3 minutes, 12 seconds
Intro: 2 posts, 1 bored security tinkerer
I was stuck on a cross-country plane trip recently, and I started reading up on some security posts. I found two interesting ones, both of which happened to be written by Darren Pauli:
As a best practice, from way back in my journalism undergrad days, I try to always go to the source of news articles I read. So, for both of these posts I dug in and tried to see the facts and chronology as the articles reported them vs what the actual sources said. Let’s dig in and see what we find!
Article 1: How unresponsive and culpable was CyanogenMod?
On October 14th CyanogenMod (CM) responded, ‘In Response to The Register “MITM” Article.‘
Then McAfee jumped on the bandwagon of an exploit possibly affecting a lot of Android users. On October 17th the McAfee blog published a piece on this vulnerability as well saying, “it appears easily fixable once it’s actually acknowledged and addressed by the CyanogenMod team.”
The issues I see with the scenario painted in these articles are threefold:
- The initial piece by Pauli states that the source of the attack is open source code in a 2 year old vulnerability. How can this be both a zero day exploit AND a 2 year old vulnerability? Unsurprisingly, CM’s response cites this point as well.
- A whole 3 days had passed when McAfee posted their blog piece stating that CM hadn’t responded when, in fact, they had. CM’s response was published 24 hours after the original Register article.
- The issue purportedly affected “10 million users” already sounds good, so there was no need to erroneously report that it affected “12 million” as the McAfee piece did.
Article 2: Was TOR really vulnerable?
In the second post, Pauli’s title starts off with, “STAY AWAY” and the subtitle “USB plugged into Atlas, Global servers.” He goes on to pull a quote from the tor-talk mailing list, citing Thomas White saying, “the chassis of the servers was opened and an unknown USB device was plugged in.”
More so than the first article, there’s a number of issues with this piece. Some are minor, but some are egregious:
- The only link to the thread about the incident on the tor-talk link is wrong. He cited a thread about hidden services instead of the one on possibly illicitly inserted USB devices.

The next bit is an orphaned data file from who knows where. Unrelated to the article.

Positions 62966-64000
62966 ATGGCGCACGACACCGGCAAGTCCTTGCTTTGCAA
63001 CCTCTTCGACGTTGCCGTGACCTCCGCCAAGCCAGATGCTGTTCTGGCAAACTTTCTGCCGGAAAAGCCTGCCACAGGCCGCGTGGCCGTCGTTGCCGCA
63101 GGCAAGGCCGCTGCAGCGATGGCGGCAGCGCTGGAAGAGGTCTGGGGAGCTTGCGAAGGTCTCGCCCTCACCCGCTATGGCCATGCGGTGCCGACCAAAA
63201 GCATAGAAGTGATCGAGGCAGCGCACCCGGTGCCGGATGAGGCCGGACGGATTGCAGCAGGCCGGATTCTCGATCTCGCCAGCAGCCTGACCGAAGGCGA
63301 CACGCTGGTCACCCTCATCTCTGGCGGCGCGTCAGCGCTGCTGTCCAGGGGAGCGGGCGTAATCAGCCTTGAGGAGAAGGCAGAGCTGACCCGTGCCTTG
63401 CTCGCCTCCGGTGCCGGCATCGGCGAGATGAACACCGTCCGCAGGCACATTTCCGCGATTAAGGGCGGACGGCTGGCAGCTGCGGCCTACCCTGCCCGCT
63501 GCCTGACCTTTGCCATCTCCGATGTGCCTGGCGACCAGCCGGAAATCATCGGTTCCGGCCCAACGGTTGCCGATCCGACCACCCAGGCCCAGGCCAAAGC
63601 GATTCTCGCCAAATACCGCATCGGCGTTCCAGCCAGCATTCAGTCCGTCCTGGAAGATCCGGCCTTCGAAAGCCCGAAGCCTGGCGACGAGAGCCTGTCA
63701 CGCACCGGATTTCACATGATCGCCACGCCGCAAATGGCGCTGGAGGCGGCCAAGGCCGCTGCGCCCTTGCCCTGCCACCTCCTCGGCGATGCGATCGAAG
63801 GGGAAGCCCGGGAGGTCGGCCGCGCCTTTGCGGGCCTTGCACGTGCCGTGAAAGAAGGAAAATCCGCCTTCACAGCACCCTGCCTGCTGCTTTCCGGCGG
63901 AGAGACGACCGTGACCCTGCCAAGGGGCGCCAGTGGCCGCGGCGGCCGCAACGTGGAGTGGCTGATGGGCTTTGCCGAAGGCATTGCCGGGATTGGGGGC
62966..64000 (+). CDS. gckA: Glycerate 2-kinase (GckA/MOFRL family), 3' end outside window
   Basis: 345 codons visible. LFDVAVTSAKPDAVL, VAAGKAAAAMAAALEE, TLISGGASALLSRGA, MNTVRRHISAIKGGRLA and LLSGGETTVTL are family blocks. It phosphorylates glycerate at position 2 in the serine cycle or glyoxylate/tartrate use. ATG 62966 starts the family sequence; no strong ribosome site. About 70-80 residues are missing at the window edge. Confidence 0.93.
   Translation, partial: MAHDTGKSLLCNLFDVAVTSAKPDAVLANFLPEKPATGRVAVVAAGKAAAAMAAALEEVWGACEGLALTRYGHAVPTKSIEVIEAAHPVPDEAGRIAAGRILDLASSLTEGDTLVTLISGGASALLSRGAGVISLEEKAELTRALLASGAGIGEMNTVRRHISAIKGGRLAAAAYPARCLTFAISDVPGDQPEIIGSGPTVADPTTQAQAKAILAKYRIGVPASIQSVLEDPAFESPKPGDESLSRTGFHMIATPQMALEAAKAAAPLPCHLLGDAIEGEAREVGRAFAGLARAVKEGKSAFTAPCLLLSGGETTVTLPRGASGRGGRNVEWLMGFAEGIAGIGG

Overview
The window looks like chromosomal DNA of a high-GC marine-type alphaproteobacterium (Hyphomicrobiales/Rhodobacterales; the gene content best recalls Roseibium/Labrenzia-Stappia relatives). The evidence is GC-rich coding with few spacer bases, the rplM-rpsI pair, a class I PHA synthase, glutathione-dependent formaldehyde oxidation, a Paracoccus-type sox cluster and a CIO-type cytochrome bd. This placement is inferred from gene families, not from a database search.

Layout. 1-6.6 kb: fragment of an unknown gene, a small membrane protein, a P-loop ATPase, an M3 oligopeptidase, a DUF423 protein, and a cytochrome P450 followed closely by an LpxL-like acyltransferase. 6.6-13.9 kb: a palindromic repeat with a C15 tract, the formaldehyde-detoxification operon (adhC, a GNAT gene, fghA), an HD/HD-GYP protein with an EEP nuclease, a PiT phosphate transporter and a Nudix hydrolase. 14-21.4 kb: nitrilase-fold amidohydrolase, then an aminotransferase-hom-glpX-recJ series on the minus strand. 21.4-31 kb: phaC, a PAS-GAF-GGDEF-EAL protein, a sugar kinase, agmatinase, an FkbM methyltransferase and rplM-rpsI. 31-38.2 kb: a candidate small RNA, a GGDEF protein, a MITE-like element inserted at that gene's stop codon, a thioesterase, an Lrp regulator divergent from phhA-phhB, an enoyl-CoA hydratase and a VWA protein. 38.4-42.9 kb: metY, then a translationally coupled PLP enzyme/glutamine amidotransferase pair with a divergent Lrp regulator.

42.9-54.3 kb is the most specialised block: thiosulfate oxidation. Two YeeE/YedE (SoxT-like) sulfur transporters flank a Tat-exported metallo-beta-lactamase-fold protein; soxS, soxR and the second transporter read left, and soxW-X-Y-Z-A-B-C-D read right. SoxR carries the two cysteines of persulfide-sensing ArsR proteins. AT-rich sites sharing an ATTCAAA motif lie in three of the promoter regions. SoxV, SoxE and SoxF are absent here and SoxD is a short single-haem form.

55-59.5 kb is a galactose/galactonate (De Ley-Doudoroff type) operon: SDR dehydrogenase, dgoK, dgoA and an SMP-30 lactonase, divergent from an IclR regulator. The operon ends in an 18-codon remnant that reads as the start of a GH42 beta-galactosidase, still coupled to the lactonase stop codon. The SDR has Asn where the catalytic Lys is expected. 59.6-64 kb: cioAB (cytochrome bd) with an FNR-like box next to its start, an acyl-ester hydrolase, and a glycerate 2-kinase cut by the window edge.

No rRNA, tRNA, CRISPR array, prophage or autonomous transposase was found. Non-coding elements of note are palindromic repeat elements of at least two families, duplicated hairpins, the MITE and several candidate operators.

- The subtitle “USB plugged into Atlas, Global servers” references White’s instances of Atlas and Globe as if they were the one and only ones, when in fact they’re not. The Tor Project instead links directly to atlas.torproject.org, from their homepage no less.
- By the time the story was published, the issue had been fixed and Tor users at large didn’t even notice:
- Dec 21 20:17 UTC – Initial post to the tor-talk list is made by White
- Dec 21 20:55 UTC – White posts the fingerprint of all the servers he felt could have been compromised.
- Dec 21 21:05 UTC – Jacob Appelbaum rejects the possibly compromised nodes so that general public Tor users won’t unknowingly use them.
- Dec 21 23:54 UTC – White gives an extensive update.
- Dec 22 05:58 UTC – Pauli writes his piece for The Register.
- The title of the article, “STAY AWAY” goes against a explicit request from White in his 23:54 update, “Tor isn’t broken. Stop panicking.” White’s request was penned before Pauli even published his article.
Clicks clicks clicks
I feel like The Register’s articles, and the related McAfee piece, though having quite a bit of truth to them, take advantage of the facts. The Tor piece borders on fearmongering. Put it all together and I think that tech writers and bloggers can easily shoot out a piece that gets the clicks. To make matters worse, both Register pieces haven’t been updated to reflect not-so-recent updates: issues cited aren’t of concern by the developers and maintainers of CyanogenMod and Tor respectively.
Given I’m new to critiquing news pieces, I reached out to Pauli for comment. He didn’t get back to me. If he does, and it turns out I’ve gotten any of the facts wrong, I’ll be sure to post an update!